|The Leopard 44, designed by Morelli & Melvin offers more performance in a better looking package|
|Nice proportions on the Nautitech 441|
|Efficient hulls, long and shallow keels and a short but wide rig. Most new cats incorporate a square-top mainsail instead of the one shown in the drawing.|
|N441 with square-top main sail|
With all that said, let's start with the hulls of the Nautitech 441. If you visit the web sites for the Lagoon and Leopard boats you'll get a sense of how much bigger they are than the Nautitech. For the way we cruise, just the two of us with occasional guests, this boat has more than enough space. These hulls are relatively narrow compared with the other boats which translates to less drag. The Leopard hulls incorporate substantial chines above the wateline, while the Lagoon's hull are just plain beamy. These factors indicate that the 441 should be the better performer. All three boats have shallow fixed keels, so none will be particularly fast upwind, but that's not what these boats are about. They all have fairly large fuel capacity, over 100 gallons in the 441 and 170 gallons in the Lagoon, so my guess is that the serious upwind work will be done mostly under power. The shoal keels will enable the 441 to venture into lots of places where deeper boats can't go, and also protect the sail drives from harm, but they don't help much in getting the boat upwind.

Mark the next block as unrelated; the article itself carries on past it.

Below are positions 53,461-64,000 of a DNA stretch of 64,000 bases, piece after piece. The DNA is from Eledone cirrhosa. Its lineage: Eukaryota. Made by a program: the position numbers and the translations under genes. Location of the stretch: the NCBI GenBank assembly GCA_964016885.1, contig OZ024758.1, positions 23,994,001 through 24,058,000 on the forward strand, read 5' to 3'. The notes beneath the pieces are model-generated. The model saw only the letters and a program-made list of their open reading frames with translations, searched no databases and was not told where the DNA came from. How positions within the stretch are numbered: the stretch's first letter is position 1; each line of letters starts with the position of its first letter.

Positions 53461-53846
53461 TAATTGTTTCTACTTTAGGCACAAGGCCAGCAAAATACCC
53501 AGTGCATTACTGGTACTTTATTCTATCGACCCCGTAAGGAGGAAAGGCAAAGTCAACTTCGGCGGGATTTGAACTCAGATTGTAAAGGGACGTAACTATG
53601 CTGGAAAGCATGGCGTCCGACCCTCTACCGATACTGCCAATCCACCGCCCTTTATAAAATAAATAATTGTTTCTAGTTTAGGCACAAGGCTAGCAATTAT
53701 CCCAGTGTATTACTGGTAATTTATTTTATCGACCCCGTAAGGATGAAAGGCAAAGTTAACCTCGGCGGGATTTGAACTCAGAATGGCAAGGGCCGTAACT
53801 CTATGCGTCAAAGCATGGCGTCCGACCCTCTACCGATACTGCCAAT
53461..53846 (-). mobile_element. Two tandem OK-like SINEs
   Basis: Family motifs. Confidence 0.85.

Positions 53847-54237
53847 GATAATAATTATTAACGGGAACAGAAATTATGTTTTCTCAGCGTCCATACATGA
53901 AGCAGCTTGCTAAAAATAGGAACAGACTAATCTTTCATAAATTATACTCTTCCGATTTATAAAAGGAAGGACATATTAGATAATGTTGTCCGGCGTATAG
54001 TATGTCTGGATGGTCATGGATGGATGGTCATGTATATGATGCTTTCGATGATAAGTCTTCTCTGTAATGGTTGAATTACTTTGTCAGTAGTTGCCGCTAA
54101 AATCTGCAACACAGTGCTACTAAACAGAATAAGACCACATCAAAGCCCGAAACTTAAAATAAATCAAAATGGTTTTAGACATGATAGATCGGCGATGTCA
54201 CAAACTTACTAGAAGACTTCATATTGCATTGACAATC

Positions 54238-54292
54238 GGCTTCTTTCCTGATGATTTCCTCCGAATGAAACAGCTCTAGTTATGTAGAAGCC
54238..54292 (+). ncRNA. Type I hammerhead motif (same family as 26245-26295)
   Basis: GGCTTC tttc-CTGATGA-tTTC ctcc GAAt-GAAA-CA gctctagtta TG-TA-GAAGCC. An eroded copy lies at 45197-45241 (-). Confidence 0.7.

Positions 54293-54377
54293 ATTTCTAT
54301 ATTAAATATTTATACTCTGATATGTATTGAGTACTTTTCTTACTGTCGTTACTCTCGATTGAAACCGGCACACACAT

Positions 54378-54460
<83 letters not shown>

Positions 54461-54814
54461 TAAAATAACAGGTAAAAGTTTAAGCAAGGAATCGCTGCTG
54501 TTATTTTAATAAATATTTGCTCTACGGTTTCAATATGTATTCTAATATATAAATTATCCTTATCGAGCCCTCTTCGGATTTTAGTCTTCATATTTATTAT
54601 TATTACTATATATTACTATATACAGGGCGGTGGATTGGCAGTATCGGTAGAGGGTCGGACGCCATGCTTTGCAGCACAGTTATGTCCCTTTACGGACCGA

The deck plan shows that not only are the hulls significantly narrower than the other boats, but there is less deck area and the deck house is relatively smaller as well. I like the wide open spaces on deck. Also notice that the anchor is stored on the port bow. I would prefer to see it mounted on a bow-plank along the centerline of the boat. The helmsman's perch is on the port side of the deck house and elevated so the driver can see over the top of the cabin. The photos show a hardtop over this area, I'd like to have a windscreen as well. It will be a cold helmsman that stands the midnight watch on this boat in anything less than balmy weather. The trade-off is much better visibility compared to helm stations located in the cockpit or at the aft end of each hull. The sail controls are also clustered in this area. This can be a good thing for the shorthanded crew, but it can make for a very busy helmsman at times and I question the ergonomics of this arrangement. Notice the locations of the jib sheet winches on the cabintop. There is a pair of winches at the aft end of the cockpit for spinnaker sheets. The drawing shows a mainsheet winch also located there, but I think it has been moved to the cabintop along with the other sheet winches.
|Unique deck arrangement lines on the N441|
|The helm station is set up with instruments and sail controls. A dodger would be a welcome addition|
|Condo-like accommodations in fairly slender hulls|
The main cabin works really well. The galley is large and the sinks, with lots of counter space, are located along the centerline of the boat. This makes them accessible from both sides, making the galley seem bigger than it already is. Opposite the galley is a large nav station with a large desk and plenty of room for instruments and all the other items I like to have handy when I'm navigating. The forward part of the cabin is dedicated to a large wrap-around dinette that incorporates a circular coffee table.
|Lots of hatches and light colored wood adds to the sense of spaciousness|
There has been a significant migration of sailors from monohulls to multi's in recent years and it's not hard to understand why. Vast amounts of living space, sailing flat instead of heeled, more speed, and shoal draft all add to the appeal of catamarans. I think it's worthwhile to give these boats a look if you searching for a family style cruising boat.